In the heritage urban context, sustainable development assumes the following;
- Historical centres are always under threat. Risks to urban historical areas (towns, cities and coastal settlements) include threats to built-up urban historical areas including urban spaces and structures. They are ever-present. Poorly managed places or places that succumb to ‘development at any cost’ suffer despite being legally protected. Intensive over-use or loss of density and over servicing by the tourist industry or under-resourcing results in real threats to urban historical areas. Speculative developments, driven by short term interests are a menace the substance and identity of historical places especially those that take advantage of the historic context merely as a background or themed justification for larger, inappropriate development. It is essential for policymakers to adopt a long-term view and treat historic fabric carefully under a wide consensus so that there is maximum buy-in and usage by local entrepreneurs, local residents, local visitors and foreign tourists. Historic centres need to appeal to all four sectors simultaneously without alienating any one group i.e. owners, developers, users and visitors;
- Cultural built heritage constitutes the long-term memory of a society. Our perception of the urban environment is determined by the built heritage in its totality. Buildings and cultural landscapes shape our sense of belonging within an array of particular social traditions and cultural identities – spanning centuries back. Buildings are material witnesses which can be repurposed over time so long as their intrinsic heritage significance is conserved into the future.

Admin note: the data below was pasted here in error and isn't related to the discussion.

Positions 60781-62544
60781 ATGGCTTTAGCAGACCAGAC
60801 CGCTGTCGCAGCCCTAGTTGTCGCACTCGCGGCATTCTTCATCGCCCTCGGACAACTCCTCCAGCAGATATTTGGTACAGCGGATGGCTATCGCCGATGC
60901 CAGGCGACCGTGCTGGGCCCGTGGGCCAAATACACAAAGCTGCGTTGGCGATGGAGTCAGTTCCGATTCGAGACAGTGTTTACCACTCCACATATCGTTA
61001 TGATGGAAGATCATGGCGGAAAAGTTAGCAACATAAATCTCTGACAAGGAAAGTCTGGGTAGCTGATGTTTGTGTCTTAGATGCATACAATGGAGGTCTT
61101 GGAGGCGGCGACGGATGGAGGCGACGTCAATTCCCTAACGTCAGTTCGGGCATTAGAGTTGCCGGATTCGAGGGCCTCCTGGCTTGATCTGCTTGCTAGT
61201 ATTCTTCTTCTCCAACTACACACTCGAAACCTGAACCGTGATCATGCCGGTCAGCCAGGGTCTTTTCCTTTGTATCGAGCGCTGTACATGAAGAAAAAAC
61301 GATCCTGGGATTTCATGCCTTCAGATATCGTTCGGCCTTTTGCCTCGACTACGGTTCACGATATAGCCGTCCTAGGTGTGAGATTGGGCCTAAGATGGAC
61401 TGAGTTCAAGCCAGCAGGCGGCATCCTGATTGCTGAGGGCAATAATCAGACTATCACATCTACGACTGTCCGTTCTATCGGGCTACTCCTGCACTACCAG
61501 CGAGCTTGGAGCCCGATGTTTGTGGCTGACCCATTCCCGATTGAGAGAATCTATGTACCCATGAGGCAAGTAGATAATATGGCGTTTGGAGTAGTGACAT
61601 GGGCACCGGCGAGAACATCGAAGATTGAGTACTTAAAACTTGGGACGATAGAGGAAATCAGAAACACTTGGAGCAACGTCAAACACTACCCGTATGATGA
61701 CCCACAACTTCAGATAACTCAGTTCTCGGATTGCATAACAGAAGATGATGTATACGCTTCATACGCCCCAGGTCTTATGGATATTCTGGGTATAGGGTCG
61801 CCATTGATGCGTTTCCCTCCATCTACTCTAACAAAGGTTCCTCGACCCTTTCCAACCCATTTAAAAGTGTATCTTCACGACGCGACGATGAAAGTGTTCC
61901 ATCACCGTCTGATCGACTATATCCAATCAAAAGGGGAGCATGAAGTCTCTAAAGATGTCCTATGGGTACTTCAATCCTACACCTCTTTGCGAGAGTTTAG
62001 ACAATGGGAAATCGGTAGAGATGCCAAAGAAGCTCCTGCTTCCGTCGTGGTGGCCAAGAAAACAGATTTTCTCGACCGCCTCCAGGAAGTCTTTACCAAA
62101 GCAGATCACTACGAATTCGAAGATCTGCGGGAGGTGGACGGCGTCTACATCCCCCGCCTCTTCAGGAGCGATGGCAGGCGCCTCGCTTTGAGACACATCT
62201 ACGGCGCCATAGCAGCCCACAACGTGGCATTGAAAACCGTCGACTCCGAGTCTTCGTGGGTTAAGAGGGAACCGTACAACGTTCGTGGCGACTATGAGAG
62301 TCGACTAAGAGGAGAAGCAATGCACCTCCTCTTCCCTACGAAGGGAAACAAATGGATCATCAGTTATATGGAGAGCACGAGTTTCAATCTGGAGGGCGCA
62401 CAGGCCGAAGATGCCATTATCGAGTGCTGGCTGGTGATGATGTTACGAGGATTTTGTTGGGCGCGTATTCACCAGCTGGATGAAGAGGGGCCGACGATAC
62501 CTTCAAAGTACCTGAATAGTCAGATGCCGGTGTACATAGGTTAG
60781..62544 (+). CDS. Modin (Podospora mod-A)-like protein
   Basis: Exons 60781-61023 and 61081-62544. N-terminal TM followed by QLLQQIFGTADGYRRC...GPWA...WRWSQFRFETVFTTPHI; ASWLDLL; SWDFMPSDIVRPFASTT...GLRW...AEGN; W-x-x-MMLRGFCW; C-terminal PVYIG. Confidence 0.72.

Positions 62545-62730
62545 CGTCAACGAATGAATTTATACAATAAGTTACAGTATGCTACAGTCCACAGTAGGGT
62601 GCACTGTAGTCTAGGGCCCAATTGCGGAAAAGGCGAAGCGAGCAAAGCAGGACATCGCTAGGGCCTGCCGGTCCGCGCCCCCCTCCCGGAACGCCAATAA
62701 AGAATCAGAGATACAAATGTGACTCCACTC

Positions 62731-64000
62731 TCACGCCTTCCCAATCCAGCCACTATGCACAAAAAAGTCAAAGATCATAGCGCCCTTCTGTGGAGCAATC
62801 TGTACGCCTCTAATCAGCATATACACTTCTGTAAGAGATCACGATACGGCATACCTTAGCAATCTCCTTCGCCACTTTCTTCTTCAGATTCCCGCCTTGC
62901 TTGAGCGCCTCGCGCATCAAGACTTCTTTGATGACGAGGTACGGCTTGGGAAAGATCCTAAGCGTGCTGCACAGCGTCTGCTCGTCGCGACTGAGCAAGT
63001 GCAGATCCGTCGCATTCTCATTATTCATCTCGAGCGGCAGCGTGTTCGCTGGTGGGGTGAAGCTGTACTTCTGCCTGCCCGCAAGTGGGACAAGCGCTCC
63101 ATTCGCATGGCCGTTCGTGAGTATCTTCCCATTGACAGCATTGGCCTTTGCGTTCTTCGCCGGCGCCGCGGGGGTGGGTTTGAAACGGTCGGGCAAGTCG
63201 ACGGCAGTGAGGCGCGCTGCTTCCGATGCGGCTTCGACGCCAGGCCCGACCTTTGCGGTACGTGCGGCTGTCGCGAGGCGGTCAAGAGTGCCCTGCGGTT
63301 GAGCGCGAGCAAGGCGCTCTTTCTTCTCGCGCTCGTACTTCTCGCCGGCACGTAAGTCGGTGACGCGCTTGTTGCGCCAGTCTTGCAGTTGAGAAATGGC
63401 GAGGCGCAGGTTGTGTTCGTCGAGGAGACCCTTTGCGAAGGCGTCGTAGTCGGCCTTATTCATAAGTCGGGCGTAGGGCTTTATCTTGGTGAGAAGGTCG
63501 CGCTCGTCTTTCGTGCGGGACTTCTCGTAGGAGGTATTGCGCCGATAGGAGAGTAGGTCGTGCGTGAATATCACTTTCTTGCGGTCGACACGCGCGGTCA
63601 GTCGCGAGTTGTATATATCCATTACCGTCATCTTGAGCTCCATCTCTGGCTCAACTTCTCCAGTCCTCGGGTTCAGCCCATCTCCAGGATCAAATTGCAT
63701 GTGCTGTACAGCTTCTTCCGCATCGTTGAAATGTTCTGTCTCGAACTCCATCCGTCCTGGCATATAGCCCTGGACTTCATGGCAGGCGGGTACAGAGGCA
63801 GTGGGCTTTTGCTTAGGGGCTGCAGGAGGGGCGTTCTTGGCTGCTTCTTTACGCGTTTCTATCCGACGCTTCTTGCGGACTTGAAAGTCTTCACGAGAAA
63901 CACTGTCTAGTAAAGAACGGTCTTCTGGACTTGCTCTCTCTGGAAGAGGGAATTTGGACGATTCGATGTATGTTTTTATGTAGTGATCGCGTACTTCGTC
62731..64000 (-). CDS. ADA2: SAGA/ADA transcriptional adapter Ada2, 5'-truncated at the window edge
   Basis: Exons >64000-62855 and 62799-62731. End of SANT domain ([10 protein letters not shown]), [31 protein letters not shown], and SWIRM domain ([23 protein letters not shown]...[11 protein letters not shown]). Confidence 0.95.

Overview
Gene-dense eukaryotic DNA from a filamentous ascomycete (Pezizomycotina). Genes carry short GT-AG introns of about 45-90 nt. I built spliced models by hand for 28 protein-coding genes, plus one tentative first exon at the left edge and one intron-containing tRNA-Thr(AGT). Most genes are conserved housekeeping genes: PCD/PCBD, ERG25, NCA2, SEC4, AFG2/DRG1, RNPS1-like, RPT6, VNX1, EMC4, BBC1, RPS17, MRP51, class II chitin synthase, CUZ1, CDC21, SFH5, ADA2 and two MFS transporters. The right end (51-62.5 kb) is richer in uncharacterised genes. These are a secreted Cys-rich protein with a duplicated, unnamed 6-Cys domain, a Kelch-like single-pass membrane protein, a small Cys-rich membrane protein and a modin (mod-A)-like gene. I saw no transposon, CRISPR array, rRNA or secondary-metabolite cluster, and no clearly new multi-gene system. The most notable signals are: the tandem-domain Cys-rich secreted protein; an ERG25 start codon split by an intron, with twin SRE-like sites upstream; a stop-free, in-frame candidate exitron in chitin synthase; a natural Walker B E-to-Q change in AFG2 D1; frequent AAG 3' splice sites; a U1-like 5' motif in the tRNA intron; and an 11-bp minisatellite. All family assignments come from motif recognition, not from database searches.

- Cultural tradition is regional. The cultural capital of historic centres is based on exchange and international contact. However, all regional forms of culture have evolved in the built environment in the form of regional building traditions and significantly representative cultural landscapes.
- Cultural built heritage needs to be integrated into a larger strategy of sustainable management. The historic building stock must be considered as an integrated part of the cultural heritage. It means that monument conservation must not be used in an opportunistic way to prevent new urban development. There must always be a clear urban strategy with an integrated value system for the management of the historic building stock and urban fragments. Monument conservation will continue to assert that particularly important buildings are protected, but this can take place in the context of new developments so long as there remains a carefully considered integrated approach which accounts for the long-term use of the historic fabric in consideration of its economic, ecological and social value. In practice, conservation techniques must make possible present and future constructive needs. However, there is a caveat that such needs are presided over by professional, academic and practical considerations with assessments of impact being carried out on a continual and meaningful basis.
- Cultural objects promote societal and political consensus. The privatisation of public cultural goods and monuments are endangered by the commercialisation, commodification and depreciation through overuse in response to exploitation by the tourism industry as well as by lifestyle and event marketing which creates cultural myths and cult-objects by manipulating the historical aura of places for private commercial gain.
Paul Rappoport – Heritage 21 – 18 March 2015
Uta Hassler, Gregers Algreen-Ussing & Niklaus Kohler, 2002, Cultural heritage and sustainable development in SUIT (Position Paper 3) – University of Dortmund, Bygningsarkæologi – School of Architecture of Copenhagen & IFIB – University of Karlsruhe.
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